Travel writers are always telling us about the world’s best international resort, spa, ski, and even shopping destinations. So, as part of an overseas vacation, why not visit one or more of the world’s premiere wine-growing areas? We did some investigating recently, trekking to such online destinations as the Wine Enthusiast and ABC News. From a wider list of options, we selected our 8 from 4 different continents. And, while these choices aren’t ranked in any special order, they all made our list based both on the quality of the wine experience you’ll have and the abundance of nearby sights and activities for you to enjoy.
Here they are:
- Loire Valley, France. Located about an hour from Paris, France’s Loire Valley is both one of the country’s main grape growing areas and home for magnificent castles and breathtaking scenic vistas. One popular pastime for visitors is bicycling from castle to castle and vineyard to vineyard, soaking in the sights while sipping the wines. Producing about two-thirds the amount of wine as France’s famous Bordeaux region each year, the area is noted for both still and sparkling wines made from Cabernet Franc, Pinot Noir, Gamay, Sauvignon Blanc, Chenin Blanc, and other grapes.
- Stellenbosch, South Africa. With the largest number of wineries in South Africa, the Stellenbosch region in the southwestern part of the country produces more than 1,000,000 liters of wine each year. Noted both for its Mediterranean climate and fine Cabernet Sauvignons, the area also offers opportunities for travelers who enjoy the arts, fine dining, hiking, and surfing.
- Vale dos Vinhedos, Brazil. The largest and most important wine region in Brazil, Vale dos Vinhedos now accounts for almost 90% of Brazil’s fine wine production. Settled in the late 1800s by Italian immigrants, the area is noted for its natural beauty and offers numerous wineries, hotels, and restaurants to choose from. Called some of Brazil’s “most sought-after sips,” the valley’s most noted offerings are red blends, whites such as Chardonnay and Riesling, and sparkling wines in both dry and sweet styles.
- Hunter Valley, New South Wales, Australia. Just a short drive from Sydney in southeastern Australia, the Hunter Valley is one of the country’s top wine regions. As well as wine, the area also includes fine restaurants, country guesthouses, and an assortment of activities from golf to shopping for the growing numbers of travelers who visit each year. The valley is best known for its Shiraz, Semillon, Chardonnay, and Cabernet Sauvignon grapes.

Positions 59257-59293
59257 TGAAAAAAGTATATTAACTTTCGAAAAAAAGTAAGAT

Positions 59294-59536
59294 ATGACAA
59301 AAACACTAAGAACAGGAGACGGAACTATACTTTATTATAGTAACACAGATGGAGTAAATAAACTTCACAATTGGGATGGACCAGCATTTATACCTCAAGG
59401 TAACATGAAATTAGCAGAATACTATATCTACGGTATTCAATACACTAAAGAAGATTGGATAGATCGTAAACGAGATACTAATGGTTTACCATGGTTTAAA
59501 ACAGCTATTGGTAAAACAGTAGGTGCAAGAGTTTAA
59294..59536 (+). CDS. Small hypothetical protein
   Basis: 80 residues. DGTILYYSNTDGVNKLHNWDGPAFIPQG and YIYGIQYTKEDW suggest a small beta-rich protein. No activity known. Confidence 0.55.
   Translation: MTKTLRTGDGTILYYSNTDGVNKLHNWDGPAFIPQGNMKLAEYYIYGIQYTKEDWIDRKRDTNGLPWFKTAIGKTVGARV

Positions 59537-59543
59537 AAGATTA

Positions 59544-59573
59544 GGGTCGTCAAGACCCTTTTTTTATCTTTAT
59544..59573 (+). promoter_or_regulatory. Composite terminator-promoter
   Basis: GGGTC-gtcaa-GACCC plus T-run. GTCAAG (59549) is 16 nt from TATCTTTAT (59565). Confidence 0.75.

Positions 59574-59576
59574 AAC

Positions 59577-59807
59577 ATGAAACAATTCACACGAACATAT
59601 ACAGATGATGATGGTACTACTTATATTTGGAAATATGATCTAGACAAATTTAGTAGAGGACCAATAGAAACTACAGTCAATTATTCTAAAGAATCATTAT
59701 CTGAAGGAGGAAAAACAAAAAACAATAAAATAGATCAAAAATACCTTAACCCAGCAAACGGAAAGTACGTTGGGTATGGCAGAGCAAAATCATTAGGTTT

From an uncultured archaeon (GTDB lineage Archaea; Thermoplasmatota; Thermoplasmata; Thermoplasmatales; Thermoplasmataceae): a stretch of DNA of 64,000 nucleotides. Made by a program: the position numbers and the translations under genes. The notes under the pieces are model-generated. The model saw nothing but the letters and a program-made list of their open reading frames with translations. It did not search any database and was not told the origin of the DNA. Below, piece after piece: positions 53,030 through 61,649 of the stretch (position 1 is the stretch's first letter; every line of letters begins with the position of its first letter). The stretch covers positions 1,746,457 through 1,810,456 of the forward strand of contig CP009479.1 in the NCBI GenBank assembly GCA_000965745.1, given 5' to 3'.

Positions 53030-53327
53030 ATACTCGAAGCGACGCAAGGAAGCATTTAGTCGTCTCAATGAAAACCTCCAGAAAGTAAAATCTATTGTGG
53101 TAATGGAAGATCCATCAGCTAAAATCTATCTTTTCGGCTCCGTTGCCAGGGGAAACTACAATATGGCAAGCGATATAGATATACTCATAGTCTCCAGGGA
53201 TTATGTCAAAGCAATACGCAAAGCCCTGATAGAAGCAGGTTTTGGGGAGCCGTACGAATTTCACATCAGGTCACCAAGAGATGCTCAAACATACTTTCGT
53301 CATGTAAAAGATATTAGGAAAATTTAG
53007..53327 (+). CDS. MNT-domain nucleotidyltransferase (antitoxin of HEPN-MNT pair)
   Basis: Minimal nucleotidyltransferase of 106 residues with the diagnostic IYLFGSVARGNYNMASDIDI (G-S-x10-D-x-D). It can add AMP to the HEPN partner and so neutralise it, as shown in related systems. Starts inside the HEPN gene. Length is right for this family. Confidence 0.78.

- Douro, Portugal. Located along the Douro, a major river in northern Portugal, this area has been called “the most beautiful wine region in the world.” A center for the country’s famous port wines, the area has attracted increasing numbers of tourists in recent years, who enjoy—along with fabulous port tastings—staying in the area’s fine hotels and taking scenic river excursions to the Upper Douro Valley.
- Rioja, Spain. Located in north central Spain and bordering the Basque region, Rioja is Spain’s leading wine region. With a winemaking history that dates back centuries, it produces more than 250 million liters of wine annually, 85% of it red. Varietals used include Tempranillo, Garnacha Tinta, Greciano, and Mazuelo. The area also has wonderful lodging, culinary, and sightseeing opportunities.
- Danube, Austria. Stretching from the Monastery of Melk to the outskirts of Vienna along the Danube River, this region is one of the world’s foremost centers for white wines. Particularly popular are wines made with Austria’s most famous grape, the peppery Grüner Veltliner. And the area’s much heralded Rieslings are famous for their apricot and peach fragrances. A great time to go is in the fall when the Lower Austria Autumn Wine Festival is in full swing.
- Puglia, Italy. The heel on the boot of Italy, Puglia is a thin peninsula in the southeastern part of the country with breathtaking views of the Mediterranean and—by one recent count—178 wineries. The region’s signature grapes include the red Negroamaro and Primitivo (genetically very similar to California’s Zinfandel), and the white Verdeca. Many wine writers consider Puglia a hidden treasure.
So, that’s our intriguing 8. If you have 1 or 2 other international wine destinations you would like to add to the list, just post a comment. We’d love to hear—and learn—from you.